August 2019 | Claire Perry
In New South Wales, a family trust can exist for a period of 80 years before the trust fund must be distributed to the beneficiaries and the trust wound up. This is referred to by lawyers as the ‘perpetuity period’.
Although we all hope to live longer than the perpetuity period most of us do not establish a family trust in our 20s. So unless your trust is wound up during your lifetime it will continue in existence following your death.
This is generally what people want. Either for the trust fund to be distributed soon after their death or, for the trust fund to be distributed at a future date such as when the primary beneficiary has turned 25.
Therefore, it is important that you make a plan for the future management of your family trust so that you can be certain it will be managed as you intend following your death.
What issues do I need to consider when planning for the future of my family trust?
a) Who is going to be the trustee/s of the trust?
Think carefully. The trustee makes all of the decisions relating to the management of the trust fund, the distribution of the trust fund to the beneficiaries and often has the power to change the terms of the trust itself.
If the trustee is a company, who will be the directors of the company on your death?
Is it appropriate to appoint an independent trustee who has no interest in the trust fund? Should the independent trustee be a professional or someone who has a close relationship with the beneficiaries?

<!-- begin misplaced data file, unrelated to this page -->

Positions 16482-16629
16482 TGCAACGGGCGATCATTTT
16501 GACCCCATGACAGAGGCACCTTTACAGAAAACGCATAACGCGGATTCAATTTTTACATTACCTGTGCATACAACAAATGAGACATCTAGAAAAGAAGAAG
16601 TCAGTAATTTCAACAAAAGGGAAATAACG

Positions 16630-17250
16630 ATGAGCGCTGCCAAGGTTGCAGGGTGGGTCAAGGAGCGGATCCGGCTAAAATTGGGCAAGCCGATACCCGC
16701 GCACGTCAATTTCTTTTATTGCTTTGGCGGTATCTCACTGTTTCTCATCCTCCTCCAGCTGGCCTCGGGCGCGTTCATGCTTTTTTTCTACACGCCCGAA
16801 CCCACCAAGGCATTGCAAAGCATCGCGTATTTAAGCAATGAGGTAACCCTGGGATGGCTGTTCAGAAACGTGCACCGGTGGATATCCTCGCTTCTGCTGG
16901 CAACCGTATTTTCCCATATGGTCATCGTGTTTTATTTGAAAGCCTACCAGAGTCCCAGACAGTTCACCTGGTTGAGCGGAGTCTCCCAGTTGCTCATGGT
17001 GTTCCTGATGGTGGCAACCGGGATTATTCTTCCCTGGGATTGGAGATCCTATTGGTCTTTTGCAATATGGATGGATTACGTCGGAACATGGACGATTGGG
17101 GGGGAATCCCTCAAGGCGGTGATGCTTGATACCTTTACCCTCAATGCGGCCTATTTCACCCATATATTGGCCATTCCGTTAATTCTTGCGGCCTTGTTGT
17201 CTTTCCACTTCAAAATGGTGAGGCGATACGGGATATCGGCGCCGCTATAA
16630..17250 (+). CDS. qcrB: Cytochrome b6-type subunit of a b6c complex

b) Who is going to hold the power of appointment and removal of trustees?
This power is arguably the most important trust power. Given that the Appointor has the power to appoint and remove the trustee/s, the Appointor is the one with ‘ultimate control’ over the trust.
You might want to remove the power of appointment on your death. This means that the people you choose to be the trustees on your death cannot be later removed as trustees.
c) When and how do I want the trust fund distributed to beneficiaries?
This decision can be more complicated than it seems and the answer will be unique to the circumstances of your family.
Do you want the trust wound up upon your death or to continue in operation?
Do you want to protect the capital of the trust fund for your children but allow a spouse to benefit from the income earned on the invested capital for the remainder of their life? What happens when the kids and the spouse don’t see eye to eye? How can their conflicting interests as beneficiaries be protected?
We have posed many questions without providing any answers. This is because there is no “one-size-fits-all” plan for the future management of a trust. Each person’s plan is unique to them and their family. The important thing is that you begin thinking about the future of your family trust and put a plan in place while you still can.
Call us today on 9231 2466 for expert estate planning advice or email Director, Jonathan Harris at email@example.com